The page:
So much more than a shot

Senior Lucia Rivera recently received the COVID-19 vaccine due to her position as a volunteer at a local hospital. She began volunteering two years ago.

Lucia Rivera

Senior Lucia Rivera recently received the COVID-19 vaccine due to her position as a volunteer at a local hospital. She began volunteering two years ago.

I tried to calm myself as my brain processed the email I had just received. My teacher continued the lesson as I messaged my parents. 

Us? my mind reasoned. We can’t be the ones next in line for it… but it was true. The local hospital was now distributing the COVID-19 vaccine to all their volunteers, including me. 

As I stood in the long line two days later, I couldn’t shake the wrongness of it. I desperately wanted to donate my dosage to any of the elderly and at-risk people in need of the vaccine, like my 87-year-old grandmother. 

If only the world made sense…

Instead, I am now scheduled to take my second dose in exactly two weeks. No matter how wrong it feels, I know it’s my responsibility to get vaccinated when the opportunity arises. 

” Getting vaccinated myself, however, could in some way help my community. ”

— Lucia Rivera

Over the past few months it has become obvious that the vaccine rollout is deeply flawed. The news is flooded with reports of wasted doses, protests, vaccines left unused and refused vaccinations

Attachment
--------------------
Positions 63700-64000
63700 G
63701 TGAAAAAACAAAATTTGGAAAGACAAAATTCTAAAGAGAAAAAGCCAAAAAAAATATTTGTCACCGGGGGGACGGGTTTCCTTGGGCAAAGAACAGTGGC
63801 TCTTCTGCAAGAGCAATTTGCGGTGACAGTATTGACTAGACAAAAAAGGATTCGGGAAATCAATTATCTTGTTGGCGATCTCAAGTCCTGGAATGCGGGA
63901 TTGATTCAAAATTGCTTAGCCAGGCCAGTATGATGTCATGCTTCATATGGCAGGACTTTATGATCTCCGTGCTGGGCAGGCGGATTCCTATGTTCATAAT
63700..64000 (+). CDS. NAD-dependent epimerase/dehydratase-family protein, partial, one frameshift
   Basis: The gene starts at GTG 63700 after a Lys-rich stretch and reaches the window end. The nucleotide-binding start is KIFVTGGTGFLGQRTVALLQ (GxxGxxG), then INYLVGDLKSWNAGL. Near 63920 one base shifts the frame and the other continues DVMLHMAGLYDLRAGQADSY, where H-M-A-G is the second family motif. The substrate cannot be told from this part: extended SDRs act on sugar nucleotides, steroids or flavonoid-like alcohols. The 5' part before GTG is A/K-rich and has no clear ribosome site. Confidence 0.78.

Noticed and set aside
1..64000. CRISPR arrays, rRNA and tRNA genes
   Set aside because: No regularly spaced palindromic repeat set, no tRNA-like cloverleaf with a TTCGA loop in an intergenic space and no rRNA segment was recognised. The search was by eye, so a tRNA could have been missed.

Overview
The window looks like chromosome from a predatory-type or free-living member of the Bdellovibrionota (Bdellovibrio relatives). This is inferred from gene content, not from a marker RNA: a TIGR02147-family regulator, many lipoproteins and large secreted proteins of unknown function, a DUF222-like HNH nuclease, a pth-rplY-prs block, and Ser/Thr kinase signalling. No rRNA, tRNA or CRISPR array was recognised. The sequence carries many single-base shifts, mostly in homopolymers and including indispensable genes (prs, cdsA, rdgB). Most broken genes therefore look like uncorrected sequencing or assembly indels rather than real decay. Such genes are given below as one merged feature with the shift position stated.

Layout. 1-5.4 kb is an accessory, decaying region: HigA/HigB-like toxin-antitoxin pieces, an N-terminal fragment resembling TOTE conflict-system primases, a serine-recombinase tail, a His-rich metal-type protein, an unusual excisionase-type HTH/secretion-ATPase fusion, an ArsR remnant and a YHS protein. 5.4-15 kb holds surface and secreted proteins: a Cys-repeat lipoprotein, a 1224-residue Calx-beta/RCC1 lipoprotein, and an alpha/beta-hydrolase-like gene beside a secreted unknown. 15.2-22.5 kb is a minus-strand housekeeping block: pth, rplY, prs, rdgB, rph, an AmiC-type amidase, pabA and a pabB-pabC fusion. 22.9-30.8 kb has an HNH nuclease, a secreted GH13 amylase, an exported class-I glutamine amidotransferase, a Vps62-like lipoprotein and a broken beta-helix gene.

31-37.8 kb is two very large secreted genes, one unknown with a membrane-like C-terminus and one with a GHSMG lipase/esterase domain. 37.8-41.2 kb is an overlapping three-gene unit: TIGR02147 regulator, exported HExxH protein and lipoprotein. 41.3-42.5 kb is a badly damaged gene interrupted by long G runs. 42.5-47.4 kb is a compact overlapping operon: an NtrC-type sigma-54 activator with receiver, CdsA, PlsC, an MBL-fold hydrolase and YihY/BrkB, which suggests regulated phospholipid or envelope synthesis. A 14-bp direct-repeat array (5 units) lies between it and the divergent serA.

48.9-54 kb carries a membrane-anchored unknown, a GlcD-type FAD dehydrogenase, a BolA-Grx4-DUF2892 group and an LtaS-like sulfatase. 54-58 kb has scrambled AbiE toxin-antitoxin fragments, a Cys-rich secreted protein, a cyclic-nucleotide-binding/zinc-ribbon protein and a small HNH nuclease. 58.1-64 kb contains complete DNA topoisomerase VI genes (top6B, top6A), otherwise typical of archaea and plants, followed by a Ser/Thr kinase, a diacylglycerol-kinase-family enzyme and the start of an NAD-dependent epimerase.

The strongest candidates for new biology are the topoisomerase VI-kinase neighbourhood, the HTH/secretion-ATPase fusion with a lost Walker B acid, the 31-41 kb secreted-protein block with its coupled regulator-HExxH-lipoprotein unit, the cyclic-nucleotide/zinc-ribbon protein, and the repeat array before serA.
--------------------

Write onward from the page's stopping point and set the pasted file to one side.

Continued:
Declining the vaccination I was urged to take would not have ensured someone immunocompromised or at higher risk would have received it. Getting vaccinated myself, however, could in some way help my community. 

Now, more protected from the dangers of COVID-19, I hope to return to my weekly volunteer shifts where I aid health care workers, patients and visitors. More importantly, when each one of us gets vaccinated, we’re helping the country escape the climbing death rates that have consumed us this past year.

“This is the most terrible pandemic of a respiratory disease that we’ve had in 102 years,” Chief Medical Advisor, Anthony Fauci said in a recent video. “So, a vaccine not only protects you, it could protect your family and protect the community.”

Our community becomes better protected as vaccination rates increase. According to the Cleveland Clinic, it is estimated that up to 80 percent of the population needs to receive the COVID-19 vaccine before we reach “a point of collective immunity where the disease is no longer likely to spread,” otherwise known as herd immunity. 

Lucia Rivera

Healthy high school students like me shouldn’t have been ahead of so many others in the long line for vaccination, but at least every vaccination helps us climb out of this pandemic.

It has been exactly a week since I got my bandaid and congratulatory sticker and I know I’ll forever be incredibly grateful for the opportunity I had. In spite of the statistics that reveal 45 percent of adults in the U.S. doubt vaccine safety to some extent, I barely had any symptoms after my shot. The primary one was feeling like I did a serious tricep workout with only my left arm.

If the vaccine is safe for you to take, I urge you to do so when the opportunity arises. This extremely flawed system is what we have at the moment, but the more of us that come out of this pandemic healthy, the more that can help improve our systemic failures for the future.

On the day my shot was scheduled, the vaccination itself felt so simple, yet surreal. But it was really so much more than a shot. It symbolized a critical systematic error, but simultaneously symbolized moving forward.